Frequently Asked Questions
Licensure is a hot topic right now and everybody has questions about it. Here is a list of some of the most frequently asked questions and their answers. If you have other questions about licensure in Idaho, please contact us and we will be happy to answer your questions.
Who will have to be licensed to perform lab tests in Idaho?
Anyone that performs moderately or highly complex laboratory tests in Idaho will have to be licensed to perform those tests. That includes all settings where lab tests are performed, e.g., physician offices and clinics, hospitals, reference labs, etc. There will be a few exceptions, e.g., federal labs over which the state has no jurisdiction. Those facilities performing only waived tests will not have to employ licensed personnel.
How much will a license cost?
The fee for the license will be determined by the licensure board (which is established by the licensure legislation), and will only be enough to cover the expenses of granting the license, i.e., staff for processing, record-keeping and mailing, and periodic meetings of the licensure board. There will be no cost to the taxpayer to support licenses.
Why is licensure important?
Passage of the proposed legislation will be a major step in achieving the quality standards for laboratory testing that we all desire. It will insure that patients can rely on their laboratory test results to be accurate, regardless of where the tests are performed. An added benefit is reduced healthcare costs by having fewer tests repeated to verify results, along with well-trained professionals to assist providers in ordering the right tests at the right time, and to assist in interpreting the results.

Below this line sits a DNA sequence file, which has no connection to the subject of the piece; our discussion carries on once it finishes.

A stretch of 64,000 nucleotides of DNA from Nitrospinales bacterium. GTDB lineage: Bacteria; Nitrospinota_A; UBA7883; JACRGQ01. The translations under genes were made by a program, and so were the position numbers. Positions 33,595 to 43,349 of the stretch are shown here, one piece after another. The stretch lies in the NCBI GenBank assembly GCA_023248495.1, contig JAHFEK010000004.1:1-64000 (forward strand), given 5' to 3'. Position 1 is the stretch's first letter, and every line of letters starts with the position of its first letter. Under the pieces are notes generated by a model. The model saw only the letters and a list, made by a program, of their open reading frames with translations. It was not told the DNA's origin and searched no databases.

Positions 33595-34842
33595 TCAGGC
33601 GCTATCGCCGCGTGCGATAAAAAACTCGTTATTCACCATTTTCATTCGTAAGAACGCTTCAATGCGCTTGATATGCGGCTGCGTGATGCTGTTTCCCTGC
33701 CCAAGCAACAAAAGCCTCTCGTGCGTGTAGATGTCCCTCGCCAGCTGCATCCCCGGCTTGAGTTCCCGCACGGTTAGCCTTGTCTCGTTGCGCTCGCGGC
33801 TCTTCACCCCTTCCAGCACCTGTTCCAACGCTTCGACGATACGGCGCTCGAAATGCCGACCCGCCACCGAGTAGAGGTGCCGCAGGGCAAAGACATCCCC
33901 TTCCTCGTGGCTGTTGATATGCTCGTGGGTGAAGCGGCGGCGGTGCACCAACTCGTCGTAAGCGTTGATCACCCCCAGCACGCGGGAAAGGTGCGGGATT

I’m already licensed in another state, but want to move to Idaho. Will Idaho recognize my license?
The proposed legislation allows for recognition of other state licenses, as long as those licenses have the same minimum requirements of a bachelors degree and specific national certification.
Will I have to take another test?
Idaho will not develop its own test, but will recognize specific national certification that requires a bachelor’s degree. No additional exam will be required.
Will I lose my job if I am working in a lab now, but don’t meet the qualifications for a license?
No one will lose their job when licensure is implemented. A “grandfather” clause, which states that those employed in a lab for a yet-to-be determined minimum amount of time, will be allowed 1 year to apply for and receive a license. After the first year of implementation, all applicants must meet the requirements for the license.
What’s the problem – hospitals in Idaho have to hire certified personnel anyway?
This is a common misunderstanding. Idaho hospitals are free to hire personnel to do lab work that have only a high school diploma and meet CLIA requirements. They are not required to have any formal education or training beyond high school. In addition, hundreds of laboratory tests are performed every day in settings other than hospitals.
Will this precipitate a shortage, or make a current shortage worse?
Studies have shown that states with licensure do not have any worse shortages than states without licensure.
Will wages go up?
Again, studies have shown that wages are not significantly different in states with licensure vs. those without it.
I took a national certification exam – now I’m licensed, right?
A national certification exam is a voluntary action that confirms that the certificant has had the education, training and experience to perform the activity. Licensure is a state-granted right to perform the activity for which you are licensed, while others that are not licensed are not allowed to perform that activity. Examples range from acting as a physician or serving as a hairdresser to driving a car or going fishing.